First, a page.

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Google’s Latest Proposal Falls Short of Restoring Competition

Yesterday, the Financial Times published Google’s latest proposal in the European Commission’s antitrust investigation regarding the search giant’s possible abuse of dominance. Consumer Watchdog, a public interest nonprofit, also released the 96-page document. And yet again, Google’s offer is remarkably underwhelming and might do more harm than good in ending Google’s biased display of search results.

The crux of the concern is that Google features its own ad-driven specialized search products more prominently – for hotels, flights and shopping products, for example – than links to other sites that may offer consumers more relevant and even less expensive choices.

Google’s offer includes a provision to include three rivals links and logos of those services below Google’s own promoted specialized search results. The proposal comes after the EU’s top competition commissioner Joaquín Almunia reiterated in October that Google is “diverting traffic” from other sites to own specialized search services.

As Almunia said in early October, Google “users are generally not aware of this promotion of Google’s offer within the search results” and this may “harm consumers as they will likely have less choice of innovative services.”

Here’s how John Simpson of Consumer Watchdog summed up Google’s latest offer:

“Consumer welfare is the ultimate test of any antitrust settlement. Google’s latest proposed Commitments fail to meet this standard …  Labeling does nothing but obscure the results of Google’s anticompetitive abuses. It does not resolve the fundamental issue of search manipulation.

Google’s latest proposal includes images of how it would show three rival links below Google’s own promoted specialized search results.

 

The Expedia, Priceline.com and Trivago.com links would sit below Google’s own paid hotel listings on the homepage, continuing its diversion of traffic to its own ad products.

The Expedia, Priceline.com and Trivago.com links would sit below Google’s own paid hotel listings on the homepage, continuing its diversion of traffic to its own ad products.

 

Links to Supaprice, Kelkoo and Shopzilla sit below Google’s own specific paid listings and prices for buying an iPod.

Links to Supaprice, Kelkoo and Shopzilla sit below Google’s own specific paid listings and prices for buying an iPod.

 

The FT’s report included several reasons why Google’s latest proposal is already facing strong opposition from industry and consumer groups (paraphrased below):

  • Google profits. Rivals will have to pay in an auction to appear in the links to other services that appear below Google’s own promoted results, allowing Google to win even more advertising dollars as a remedy to its own illegal conduct. Natural, objective search results will fall further down the page, continuing the harm toward consumers and rival businesses alike.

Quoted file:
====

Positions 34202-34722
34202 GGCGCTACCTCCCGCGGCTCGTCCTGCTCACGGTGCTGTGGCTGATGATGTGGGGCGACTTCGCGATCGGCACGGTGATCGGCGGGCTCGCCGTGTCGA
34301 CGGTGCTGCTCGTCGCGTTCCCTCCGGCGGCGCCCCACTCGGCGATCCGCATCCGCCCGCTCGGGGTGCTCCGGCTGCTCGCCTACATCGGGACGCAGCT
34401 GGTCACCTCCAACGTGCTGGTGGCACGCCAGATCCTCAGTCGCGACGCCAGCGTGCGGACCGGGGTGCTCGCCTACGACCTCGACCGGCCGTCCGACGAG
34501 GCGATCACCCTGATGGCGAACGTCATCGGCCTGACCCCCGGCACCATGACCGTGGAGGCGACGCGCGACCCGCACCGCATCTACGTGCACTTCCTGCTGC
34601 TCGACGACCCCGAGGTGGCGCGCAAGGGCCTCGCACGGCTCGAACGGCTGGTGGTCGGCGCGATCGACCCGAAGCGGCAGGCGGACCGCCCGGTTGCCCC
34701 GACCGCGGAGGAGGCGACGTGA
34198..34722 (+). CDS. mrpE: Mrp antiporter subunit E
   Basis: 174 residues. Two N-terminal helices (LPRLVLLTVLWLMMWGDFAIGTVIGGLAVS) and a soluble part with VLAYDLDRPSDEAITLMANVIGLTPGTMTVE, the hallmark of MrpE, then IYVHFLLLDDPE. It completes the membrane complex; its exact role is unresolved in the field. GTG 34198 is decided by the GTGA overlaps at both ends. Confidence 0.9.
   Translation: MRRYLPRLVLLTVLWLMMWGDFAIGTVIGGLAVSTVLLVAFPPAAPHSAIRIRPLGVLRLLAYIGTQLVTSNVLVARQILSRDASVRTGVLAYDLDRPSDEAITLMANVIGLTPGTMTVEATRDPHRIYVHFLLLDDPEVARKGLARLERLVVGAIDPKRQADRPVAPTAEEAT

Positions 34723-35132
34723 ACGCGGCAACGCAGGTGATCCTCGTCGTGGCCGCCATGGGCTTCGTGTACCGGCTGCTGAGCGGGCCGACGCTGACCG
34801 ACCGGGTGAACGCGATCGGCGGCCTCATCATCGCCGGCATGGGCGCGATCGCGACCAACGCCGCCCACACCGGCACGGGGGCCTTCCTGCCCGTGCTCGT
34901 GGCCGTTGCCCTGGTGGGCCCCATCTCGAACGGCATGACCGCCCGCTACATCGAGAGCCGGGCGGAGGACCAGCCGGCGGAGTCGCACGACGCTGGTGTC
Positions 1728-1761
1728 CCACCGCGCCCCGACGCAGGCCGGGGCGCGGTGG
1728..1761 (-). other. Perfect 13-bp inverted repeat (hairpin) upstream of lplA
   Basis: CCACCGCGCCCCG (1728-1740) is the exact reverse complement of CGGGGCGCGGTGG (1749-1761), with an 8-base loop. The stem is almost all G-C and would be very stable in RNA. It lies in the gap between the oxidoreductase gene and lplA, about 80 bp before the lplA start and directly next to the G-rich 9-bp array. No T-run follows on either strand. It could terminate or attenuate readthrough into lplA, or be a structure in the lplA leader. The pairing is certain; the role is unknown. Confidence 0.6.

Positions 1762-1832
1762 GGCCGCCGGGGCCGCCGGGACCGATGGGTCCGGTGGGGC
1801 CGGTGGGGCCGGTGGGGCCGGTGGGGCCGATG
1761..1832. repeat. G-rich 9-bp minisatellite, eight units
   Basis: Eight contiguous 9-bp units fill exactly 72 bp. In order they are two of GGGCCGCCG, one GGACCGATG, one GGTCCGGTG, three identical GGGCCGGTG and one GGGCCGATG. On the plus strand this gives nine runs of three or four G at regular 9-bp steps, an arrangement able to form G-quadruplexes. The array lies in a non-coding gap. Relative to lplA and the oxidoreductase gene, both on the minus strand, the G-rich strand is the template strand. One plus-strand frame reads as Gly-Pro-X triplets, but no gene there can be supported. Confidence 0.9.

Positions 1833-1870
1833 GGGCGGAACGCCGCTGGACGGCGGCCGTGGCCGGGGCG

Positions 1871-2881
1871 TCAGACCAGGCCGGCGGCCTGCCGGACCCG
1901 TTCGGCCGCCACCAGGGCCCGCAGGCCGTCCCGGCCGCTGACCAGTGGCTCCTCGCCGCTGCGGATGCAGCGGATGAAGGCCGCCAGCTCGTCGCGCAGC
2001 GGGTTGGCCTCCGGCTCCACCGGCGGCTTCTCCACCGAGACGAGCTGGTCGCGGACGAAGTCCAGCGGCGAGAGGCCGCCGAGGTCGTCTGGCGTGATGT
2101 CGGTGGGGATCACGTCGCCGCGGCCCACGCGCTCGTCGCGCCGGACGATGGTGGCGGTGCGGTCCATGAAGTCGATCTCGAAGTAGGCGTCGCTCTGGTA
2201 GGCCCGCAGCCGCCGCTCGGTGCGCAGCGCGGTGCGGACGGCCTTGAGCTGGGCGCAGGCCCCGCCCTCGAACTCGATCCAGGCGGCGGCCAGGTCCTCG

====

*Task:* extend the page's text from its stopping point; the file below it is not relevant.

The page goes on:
• Loopholes. Google could evade the rival links commitment, which is limited to Google homepages in Europe (e.g., Google.fr) by redirecting users in the EU to its U.S. homepage (e.g., Google.com/fr). The latest proposal also enables users to hide the box of three rival links that appear below Google’s own specialized results.
  • Lack of transparency. The European Commission’s insistence that Google’s proposal remain private commits complainants to confidentiality and is a “muzzle” intended to minimize criticism. Google’s first proposal was released publicly, and was rejected after widespread criticism. So why was its revised proposal not released publicly?
  • Long-term uncertainty. Google’s five-year commitments would codify its antitrust abuses as legal without actually ending them, and leave rivals little recourse since Google would not admit its practices are illegal.

One critic told The Wall Street Journal that the proposal can be summed up as Google wanting “money for nothing, and clicks for free.”

Nevertheless, a Google spokesman has characterized the settlement offer as “greatly increasing the visibility of rival services and addressing other specific issues” and said “competitors seem less interested in resolving things than in entangling us in a never-ending dispute.”

Google made its latest proposal in September after its previous offer, which Almunia rejected, was made in April. That first offer was a full year after the European Commission identified Google’s anti-competitive behavior in May 2012. So the record shows that Google, not its competitors, is dragging the process out.

Michael Weber from Hot Maps, one of the original complainants in the case, expanded on Google’s false claim that others are drawing out the process in a report by IDG News Service:

“It took Google almost four years to come up with an antitrust remedy proposal, which would only benefit Google … The search giant’s allegation that complainants are obstructionists for rejecting this, is a vivid example of Googlespeak. “

Weber and many others also offered a straightforward remedy summed up by John Phelan, spokesman for BEUC – The European Consumer’s Organization:

“We strongly believe that guiding principle here should be one of non-discrimination among search results, so that European consumers are presented with true choice.”

It’s time Google simply commit to apply the same policy to ranking and displaying its own specialized services as other sites that may have more relevant content for users. Such a solution would end Google’s diversion of traffic to its services and breathe new life into the Internet ecosystem.